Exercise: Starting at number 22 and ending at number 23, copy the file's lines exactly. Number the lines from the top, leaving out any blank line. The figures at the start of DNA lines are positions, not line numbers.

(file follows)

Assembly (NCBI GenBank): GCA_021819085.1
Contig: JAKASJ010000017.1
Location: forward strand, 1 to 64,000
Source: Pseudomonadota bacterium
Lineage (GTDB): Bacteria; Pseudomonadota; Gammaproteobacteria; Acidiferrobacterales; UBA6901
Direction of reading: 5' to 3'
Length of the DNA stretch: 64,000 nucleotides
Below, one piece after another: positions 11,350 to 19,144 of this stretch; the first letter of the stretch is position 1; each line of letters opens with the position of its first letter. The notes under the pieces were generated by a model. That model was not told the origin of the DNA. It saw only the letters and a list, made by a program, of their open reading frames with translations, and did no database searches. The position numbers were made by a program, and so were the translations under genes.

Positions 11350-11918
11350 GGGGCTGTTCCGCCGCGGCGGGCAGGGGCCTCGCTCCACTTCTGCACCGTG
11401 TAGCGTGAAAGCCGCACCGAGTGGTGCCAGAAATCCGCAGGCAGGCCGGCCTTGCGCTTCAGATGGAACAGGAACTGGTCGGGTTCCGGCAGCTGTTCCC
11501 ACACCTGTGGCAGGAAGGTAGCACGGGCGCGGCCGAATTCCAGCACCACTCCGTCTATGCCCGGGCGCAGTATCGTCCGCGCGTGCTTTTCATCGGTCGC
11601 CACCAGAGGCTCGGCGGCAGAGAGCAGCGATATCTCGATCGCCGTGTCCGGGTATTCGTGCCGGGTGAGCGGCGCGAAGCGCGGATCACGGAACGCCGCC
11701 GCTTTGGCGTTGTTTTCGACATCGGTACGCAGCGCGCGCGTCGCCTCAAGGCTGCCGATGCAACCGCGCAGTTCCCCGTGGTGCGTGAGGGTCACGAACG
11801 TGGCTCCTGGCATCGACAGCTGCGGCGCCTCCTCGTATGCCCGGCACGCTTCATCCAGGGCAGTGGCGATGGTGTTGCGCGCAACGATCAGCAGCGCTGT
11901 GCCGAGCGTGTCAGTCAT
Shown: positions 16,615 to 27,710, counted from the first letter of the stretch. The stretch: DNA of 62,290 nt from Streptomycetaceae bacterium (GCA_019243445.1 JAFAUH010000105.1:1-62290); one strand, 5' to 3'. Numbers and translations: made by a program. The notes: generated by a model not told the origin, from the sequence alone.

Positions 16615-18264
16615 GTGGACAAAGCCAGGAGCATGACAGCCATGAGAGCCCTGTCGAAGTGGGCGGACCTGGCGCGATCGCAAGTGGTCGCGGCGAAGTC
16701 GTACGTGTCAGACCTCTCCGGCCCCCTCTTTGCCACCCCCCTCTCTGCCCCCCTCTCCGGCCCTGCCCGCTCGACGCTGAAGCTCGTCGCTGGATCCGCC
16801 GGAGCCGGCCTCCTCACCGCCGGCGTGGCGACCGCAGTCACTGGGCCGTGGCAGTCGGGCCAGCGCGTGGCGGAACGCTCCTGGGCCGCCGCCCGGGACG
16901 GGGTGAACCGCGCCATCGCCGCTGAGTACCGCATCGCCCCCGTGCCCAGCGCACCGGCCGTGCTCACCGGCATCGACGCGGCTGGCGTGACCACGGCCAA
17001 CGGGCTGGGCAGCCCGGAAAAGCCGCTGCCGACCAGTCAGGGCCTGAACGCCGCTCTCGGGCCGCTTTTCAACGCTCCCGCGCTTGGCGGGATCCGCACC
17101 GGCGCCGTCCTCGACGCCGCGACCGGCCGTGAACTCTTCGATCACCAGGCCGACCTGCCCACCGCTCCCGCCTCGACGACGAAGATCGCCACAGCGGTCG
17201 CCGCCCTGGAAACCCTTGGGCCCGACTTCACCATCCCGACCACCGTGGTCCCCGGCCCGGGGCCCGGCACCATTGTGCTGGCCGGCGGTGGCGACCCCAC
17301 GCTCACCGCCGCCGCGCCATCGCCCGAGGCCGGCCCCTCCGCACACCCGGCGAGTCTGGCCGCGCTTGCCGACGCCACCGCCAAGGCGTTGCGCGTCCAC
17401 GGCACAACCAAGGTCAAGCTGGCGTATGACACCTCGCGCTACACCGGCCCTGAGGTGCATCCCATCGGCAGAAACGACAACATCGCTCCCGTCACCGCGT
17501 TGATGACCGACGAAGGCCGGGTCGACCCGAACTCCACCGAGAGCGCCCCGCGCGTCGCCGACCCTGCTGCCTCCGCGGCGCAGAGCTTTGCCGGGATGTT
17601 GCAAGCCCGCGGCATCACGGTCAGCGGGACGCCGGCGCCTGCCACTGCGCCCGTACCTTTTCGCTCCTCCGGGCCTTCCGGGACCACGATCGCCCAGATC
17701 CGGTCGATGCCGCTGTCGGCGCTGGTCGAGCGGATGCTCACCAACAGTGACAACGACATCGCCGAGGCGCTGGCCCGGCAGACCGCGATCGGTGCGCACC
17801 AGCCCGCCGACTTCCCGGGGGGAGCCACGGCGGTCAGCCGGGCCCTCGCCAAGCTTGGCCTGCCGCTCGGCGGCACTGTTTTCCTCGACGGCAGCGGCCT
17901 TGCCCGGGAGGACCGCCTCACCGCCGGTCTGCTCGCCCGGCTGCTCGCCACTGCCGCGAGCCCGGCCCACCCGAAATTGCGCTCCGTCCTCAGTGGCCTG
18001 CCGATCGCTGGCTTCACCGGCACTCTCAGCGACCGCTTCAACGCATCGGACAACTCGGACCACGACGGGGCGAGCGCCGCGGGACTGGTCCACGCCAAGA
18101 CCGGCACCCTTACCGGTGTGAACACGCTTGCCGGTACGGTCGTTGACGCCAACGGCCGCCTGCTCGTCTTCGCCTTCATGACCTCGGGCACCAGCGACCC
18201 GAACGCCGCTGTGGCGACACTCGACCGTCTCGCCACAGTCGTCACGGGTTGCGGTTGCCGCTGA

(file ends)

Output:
16901 GGGTGAACCGCGCCATCGCCGCTGAGTACCGCATCGCCCCCGTGCCCAGCGCACCGGCCGTGCTCACCGGCATCGACGCGGCTGGCGTGACCACGGCCAA
17001 CGGGCTGGGCAGCCCGGAAAAGCCGCTGCCGACCAGTCAGGGCCTGAACGCCGCTCTCGGGCCGCTTTTCAACGCTCCCGCGCTTGGCGGGATCCGCACC